The New York Comic Con devoted an hour to a discussion between Danny Fingeroth, writer of “Superman on the Couch” and “Disguised as Clark Kent,” and Jerry Robinson, the legendary comic book artist, co-creator of The Joker and staff consultant to DC Comics, about Robinson’s long career in the industry. The panel took the form of a slideshow, with Robinson talking about selected artwork and the circumstances surrounding its creation, with the occasional question or comment from Fingeroth. An hour-long slide show in hands of someone without as many anecdotes and without the quick wit and insight of Robinson wouldn’t have been nearly as entertaining.
Regarding a sketch of actress Ann Miller from the seven years Robinson spent at Playbill covering Broadway, Robinson said, “She was famous for her legs, so I took a lot of time drawing.” Robinson noticed the pictures of lions and stuffed toys in her dressing room, and when he asked about them, Miller said that a lion had saved her life. He wasn’t aware that she had made a movie with a lion and she said “No, it was in a former life.” He laughed before realizing she was serious. Miller than began telling him about lions in a “sweet, high voice” before they were interrupted by a phone call from her agent, when she began shouting “Tell that son of a bitch…!”
Other illustrations from Robinson’s years at Playbill included illustrations for the shows “Evita” and “Sophisticated Ladies” with Duke Ellington.
“Astra” was a musical Robinson co-authored that was produced in Washington in 2007. He was approached to contribute, and though he had never done it before, co-wrote the musical’s book and lyrics. Robinson worked on the project while in Japan, and was asked for recent work to include in an exhibition. Some sketches he’d done for the production were used, which were then licensed for a manga series collected into six volumes.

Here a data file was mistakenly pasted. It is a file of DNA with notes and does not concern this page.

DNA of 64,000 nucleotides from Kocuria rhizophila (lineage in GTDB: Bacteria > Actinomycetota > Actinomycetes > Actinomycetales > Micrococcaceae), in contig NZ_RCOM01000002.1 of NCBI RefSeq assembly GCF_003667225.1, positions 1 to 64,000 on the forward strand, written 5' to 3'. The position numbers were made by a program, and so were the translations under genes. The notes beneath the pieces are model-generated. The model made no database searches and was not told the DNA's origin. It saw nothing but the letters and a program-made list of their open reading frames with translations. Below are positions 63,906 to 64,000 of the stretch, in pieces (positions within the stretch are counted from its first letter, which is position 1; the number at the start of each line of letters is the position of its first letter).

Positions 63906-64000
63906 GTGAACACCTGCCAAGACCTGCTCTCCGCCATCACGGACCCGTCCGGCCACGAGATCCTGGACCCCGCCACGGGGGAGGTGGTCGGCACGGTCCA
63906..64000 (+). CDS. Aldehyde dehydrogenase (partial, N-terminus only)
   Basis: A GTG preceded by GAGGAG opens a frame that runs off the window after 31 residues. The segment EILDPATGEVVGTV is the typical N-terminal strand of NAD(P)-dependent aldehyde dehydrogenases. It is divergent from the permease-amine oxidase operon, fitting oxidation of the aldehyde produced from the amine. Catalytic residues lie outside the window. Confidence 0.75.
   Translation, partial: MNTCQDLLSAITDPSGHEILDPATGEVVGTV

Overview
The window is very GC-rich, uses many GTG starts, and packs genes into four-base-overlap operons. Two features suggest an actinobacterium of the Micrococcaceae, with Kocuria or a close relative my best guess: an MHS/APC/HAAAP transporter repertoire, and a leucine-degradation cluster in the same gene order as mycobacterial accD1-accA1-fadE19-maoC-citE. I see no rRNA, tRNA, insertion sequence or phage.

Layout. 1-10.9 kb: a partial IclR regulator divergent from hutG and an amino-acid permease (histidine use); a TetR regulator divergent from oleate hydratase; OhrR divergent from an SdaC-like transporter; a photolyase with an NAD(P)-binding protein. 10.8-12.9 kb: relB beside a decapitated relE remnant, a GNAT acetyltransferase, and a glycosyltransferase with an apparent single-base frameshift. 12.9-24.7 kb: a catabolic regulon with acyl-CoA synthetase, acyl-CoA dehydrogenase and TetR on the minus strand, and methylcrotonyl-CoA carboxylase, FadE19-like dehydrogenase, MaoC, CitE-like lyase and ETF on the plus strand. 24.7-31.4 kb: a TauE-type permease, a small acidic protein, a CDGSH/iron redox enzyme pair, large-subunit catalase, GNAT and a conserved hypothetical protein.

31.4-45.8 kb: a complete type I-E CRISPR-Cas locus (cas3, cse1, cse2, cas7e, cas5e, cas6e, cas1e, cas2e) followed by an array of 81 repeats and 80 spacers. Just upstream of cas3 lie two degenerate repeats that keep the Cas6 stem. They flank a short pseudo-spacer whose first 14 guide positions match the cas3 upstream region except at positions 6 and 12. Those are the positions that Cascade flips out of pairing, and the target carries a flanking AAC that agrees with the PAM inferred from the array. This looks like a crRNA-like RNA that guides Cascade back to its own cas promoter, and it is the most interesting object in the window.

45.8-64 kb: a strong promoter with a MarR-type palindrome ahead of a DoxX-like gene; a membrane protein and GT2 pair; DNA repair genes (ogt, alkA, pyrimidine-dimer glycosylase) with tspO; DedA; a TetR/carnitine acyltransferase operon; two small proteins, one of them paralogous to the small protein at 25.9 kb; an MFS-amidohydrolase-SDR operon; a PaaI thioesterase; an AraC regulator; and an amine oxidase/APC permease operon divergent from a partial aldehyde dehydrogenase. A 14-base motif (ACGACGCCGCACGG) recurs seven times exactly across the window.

Also displayed was a Batman splash page called “Slay ’em with flowers.” It was a splash page adapted into a cover, which was unusual. “The covers I did usually have nothing to do with the story itself,” Robinson said.
Then shown was an animated cell depicting the Russian Bear and American Eagle, which taken from an animated film Robinson worked on in Moscow. “It was an hour-long animated film on Russian TV, about how each country sees the other in stereotypical terms,” Robinson explained. The artist described the project as “an experience,” saying they “had no money and were using equipment held together with rubber bands.”
Robinson’s 1974 book, “The Comics: An Illustrated History of Comic Book Art” is being reprinted by Dark Horse, and he’s writing additional material to bring the book up to date.
Another book from the 1970s, “Skippy and Percy Crosby,” was a biography Robinson wrote about the cartoonist Percy Crosby, who created the strip “Skippy,” which Robinson described as a precursor to “Peanuts.” Robinson explained that while Crosby made thousands of dollars a year in the 1920s, he ultimately had several marriages, suffered from paranoia and ended up at a V.A. hospital where he stayed for twenty years until his death. While Crosby was perfectly sane for much of that time, there was no one to sign him out. Robinson never met the man, but was clearly fascinated by Crosby and spoke of digging into his life “like an archeologist.”
Also discussed was “True Classroom Flubs and Fluffs,” a gag comic about funny things that happened in the classroom, inspired by suggestions from readers. Robinson recalled that at the time of its creation, he received almost as many letters each week as the President of the United States.
In 1994, Robinson curated an exhibition on human rights for the United Nations. He has done four exhibitions for the UN, where he’s tried to show the best work from around the world.